Why can’t life always be a vacation?  And why oh why does Alaska, the state in which all the exceptions apply, actually have to go with the “Daylight Savings” rule with the rest of the country?  Especially when it’s pointless here.

When someone can answer these questions with something I want to hear a logical, proven answer, maybe I’ll sleep a bit better. (but I seriously doubt it)

Mar 10

For Julie.  I love you.  Stay strong girl.  Remember that you deserve nothing less than the best.  I miss you already!

Say It Right-Nelly Furtado

In the day
In the night
Say it right
Say it all
You either got it
Or you don’t
You either stand or you fall
When your will is broken
When it slips from your hand
When there’s no time for joking
There’s a hole in the plan

Oh you don’t mean nothing at all to me
No you don’t mean nothing at all to me
Do you got what it takes to set me free
Oh you could mean everything to me

I can’t say that I’m not lost and at fault
I can’t say that I don’t love the light and the dark
I can’t say that I don’t know that I am alive
And all of what I feel I could show
You tonite you tonite

From my hands I could give you
Something that I made
From my mouth I could sing you another brick that I laid
From my body I could show you a place God knows
You should know the space is holy
Do you really want to go?

Mar 9

Man oh man, this week has been a long one. The good news is, I’m about 75 percent caught up paperwork wise.

Everything else? Well, let’s just say, the suitcases are still unpacked but for a few essentials.
Joe, Julie and Hoi came over last night and Hoi cooked dinner for all of us in my kitchen! She loves us that much. (okay actually, Joe blew up their stove last week and they are without a kitchen as of right now and they asked if they could cook at my house and in exchange we could eat some of Hoi’s excellent cooking)

They brought their beautiful baby girl Yukiko. “Yuki” (pronounced “YOU-KEE”) for short. And ya’ll. I fear I may not be able to even post her picture here without all of your computers melting from her immense beauty and mind boggling cuteness. I’m thinking I’ll take a chance anyway though:
Yukiko

That’s her look of surprise at the flash. The expression is priceless.

And that my friends has been the highlight of my week. Everything else has been a blur. I’m looking forward to steak night tonight. With my ETT class then vacation, it’s been two months since I’ve actually gone to the bar to eat my steak. I’m long overdue. Plus, there will be the Iditarod crowd and if last year was any indication, it should prove to be pretty darn interesting.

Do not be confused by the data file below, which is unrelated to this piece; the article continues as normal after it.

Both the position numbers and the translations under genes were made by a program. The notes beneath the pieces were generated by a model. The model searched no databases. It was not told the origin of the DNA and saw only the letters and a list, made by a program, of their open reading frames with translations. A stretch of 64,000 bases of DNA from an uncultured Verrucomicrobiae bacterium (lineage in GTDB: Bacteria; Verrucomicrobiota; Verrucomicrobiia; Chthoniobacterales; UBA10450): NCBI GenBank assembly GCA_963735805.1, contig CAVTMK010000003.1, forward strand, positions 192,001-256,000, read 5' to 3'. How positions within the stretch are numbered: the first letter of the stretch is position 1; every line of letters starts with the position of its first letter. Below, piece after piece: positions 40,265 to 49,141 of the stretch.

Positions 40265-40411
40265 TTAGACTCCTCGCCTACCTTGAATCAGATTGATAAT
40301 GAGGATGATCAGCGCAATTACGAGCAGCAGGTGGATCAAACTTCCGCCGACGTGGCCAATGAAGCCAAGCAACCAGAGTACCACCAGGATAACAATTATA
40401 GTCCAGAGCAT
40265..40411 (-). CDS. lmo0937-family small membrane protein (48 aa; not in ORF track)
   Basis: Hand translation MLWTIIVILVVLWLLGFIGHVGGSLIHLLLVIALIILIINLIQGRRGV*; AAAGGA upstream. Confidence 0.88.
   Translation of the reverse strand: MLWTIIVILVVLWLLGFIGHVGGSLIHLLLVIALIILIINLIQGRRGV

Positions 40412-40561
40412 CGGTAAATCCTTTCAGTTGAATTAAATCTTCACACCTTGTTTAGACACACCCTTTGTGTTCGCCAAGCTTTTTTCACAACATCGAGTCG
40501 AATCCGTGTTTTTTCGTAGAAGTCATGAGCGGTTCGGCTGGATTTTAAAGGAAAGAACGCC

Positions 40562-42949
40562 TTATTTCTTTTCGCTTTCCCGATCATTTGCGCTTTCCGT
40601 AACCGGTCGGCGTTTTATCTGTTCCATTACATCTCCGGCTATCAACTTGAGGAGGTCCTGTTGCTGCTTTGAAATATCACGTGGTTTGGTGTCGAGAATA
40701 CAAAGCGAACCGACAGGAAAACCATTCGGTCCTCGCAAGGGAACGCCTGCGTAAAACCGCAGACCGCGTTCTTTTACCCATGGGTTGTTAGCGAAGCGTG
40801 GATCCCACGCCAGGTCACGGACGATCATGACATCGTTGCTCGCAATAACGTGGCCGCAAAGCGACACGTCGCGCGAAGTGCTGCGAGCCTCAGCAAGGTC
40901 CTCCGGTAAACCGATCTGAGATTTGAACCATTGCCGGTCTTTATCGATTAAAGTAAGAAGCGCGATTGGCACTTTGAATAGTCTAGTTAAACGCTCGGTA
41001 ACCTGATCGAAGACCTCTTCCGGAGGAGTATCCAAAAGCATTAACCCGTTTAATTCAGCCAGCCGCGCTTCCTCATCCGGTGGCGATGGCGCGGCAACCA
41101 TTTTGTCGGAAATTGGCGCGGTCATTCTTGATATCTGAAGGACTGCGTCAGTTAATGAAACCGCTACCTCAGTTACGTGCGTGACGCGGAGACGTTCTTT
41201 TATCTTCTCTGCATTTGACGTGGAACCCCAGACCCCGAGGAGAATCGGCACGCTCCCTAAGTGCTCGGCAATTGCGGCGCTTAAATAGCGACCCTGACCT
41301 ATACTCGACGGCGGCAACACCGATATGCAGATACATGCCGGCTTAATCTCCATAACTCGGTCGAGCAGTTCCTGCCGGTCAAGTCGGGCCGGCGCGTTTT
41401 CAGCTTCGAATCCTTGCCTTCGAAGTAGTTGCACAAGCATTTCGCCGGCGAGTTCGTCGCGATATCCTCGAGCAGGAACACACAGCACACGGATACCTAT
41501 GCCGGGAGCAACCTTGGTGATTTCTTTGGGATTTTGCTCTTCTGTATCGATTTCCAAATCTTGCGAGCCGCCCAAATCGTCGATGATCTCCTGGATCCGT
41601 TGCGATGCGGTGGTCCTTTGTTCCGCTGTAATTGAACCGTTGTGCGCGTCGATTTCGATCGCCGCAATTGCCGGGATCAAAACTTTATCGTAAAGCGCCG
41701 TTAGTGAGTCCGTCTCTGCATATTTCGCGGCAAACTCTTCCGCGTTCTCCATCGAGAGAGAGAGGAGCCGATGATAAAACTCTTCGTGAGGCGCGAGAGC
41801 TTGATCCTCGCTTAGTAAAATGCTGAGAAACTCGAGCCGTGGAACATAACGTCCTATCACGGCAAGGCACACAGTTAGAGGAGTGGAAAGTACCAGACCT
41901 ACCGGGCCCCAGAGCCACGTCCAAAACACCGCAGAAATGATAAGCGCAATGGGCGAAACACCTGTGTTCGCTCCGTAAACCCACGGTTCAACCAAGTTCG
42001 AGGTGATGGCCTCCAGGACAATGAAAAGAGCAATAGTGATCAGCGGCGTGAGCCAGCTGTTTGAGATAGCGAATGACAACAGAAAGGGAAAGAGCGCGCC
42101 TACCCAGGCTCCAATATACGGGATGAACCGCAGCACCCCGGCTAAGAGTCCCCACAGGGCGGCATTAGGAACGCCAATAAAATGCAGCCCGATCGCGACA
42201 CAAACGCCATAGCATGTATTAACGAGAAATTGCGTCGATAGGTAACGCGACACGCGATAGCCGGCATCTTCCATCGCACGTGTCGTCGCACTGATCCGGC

I’m still in the process of uploading my vacation photos to Flickr. It’s a slow process when you have over 600 photos. Bear with me.

And also, with any luck, maybe next week, I’ll be back to my regular insane posting instead of these little annoying blurbs.

Mar 7

The good things about being back home:

-sleeping in my bed on my much loved sheets.

-sleeping with my dogs, with Lucky Dog in his favorite place tucked into my side with his round little head in my arm pit.

-seeing all my friends that I’ve missed so much here.

-eating a meal cooked in my own kitchen.

-coming back right in the thick of all the Iditarod festivities and seeing all the new faces in town.

The things that blow big sweaty elephant balls about being home:

-missing the friends and family I just left in NC.

-my thermometer reading -29F this morning.

-jetlag that will take me a week to get over.

-over 400 company emails and three weeks worth of paperwork and work mail that I need to sort out.

-the god damn credit card bill that already arrived and is due in two weeks.

-my vacation is over.

Mar 6

Hi Remember me?

The one who usually posts at least once a week while on vacation?  Yeah.  Well.  I didn’t.  So sue me.

We arrived back in our village this morning and have spent the morning going through our mail and locating our luggage.

Speaking of luggage:  We managed to lose our luggage not once, not twice, not even three times but FOUR times during this vacation.  Wait, let me rephrase that.  “We” didn’t lose it, the airline lost it.  Yep.  We went almost two days without luggage in Marrakech before British Airways located it and had it delivered to our hotel.  THEN when we returned to NC from Morocco, American Airlines didn’t put it on the right plane to Charlotte.  THEN, when we arrived in Anchorage last night, Delta Airlines didn’t put it on the Seattle flight back to Anchorage.  So including our first luggage fiasco, that put our total times at four.  In ONE vacation.  A three week time span.

But.

That was probably the only bad part of our vacation.  First let me say that Marrakech was  indescribable and truly amazing.  That week, in spite of our luggage troubles, was one of the best of my life.  So far, it’s my favorite destination in my travels.  We were drunk on culture by the time we left and are still feeling the sweet hangover.

The rest of the vacation was really relaxing and this was one of the first times back in NC where Howard and I did what WE wanted to do instead of rushing around trying to meet everyone else’s demands.  I think, with the exception of a few family members, everyone understood our stance of “We just flew 3000 miles to come see everyone, if you want to visit with us, you can manage the 5 or 10 minute drive to see us this time, you know where we are.”  Most years, we’re driven to madness trying to see everyone but this year, we let people come to us.  It worked out really well with just a few exceptions.

We’re glad to be back home with our dogs and cat and they’re just as happy to see us.  Dusty met us at the airport this morning and our relief manager did a great job, just like we thought he would.

I’ll be back soon with a more thorough recap and pictures.  I’ve got three weeks of jetlag to sleep off.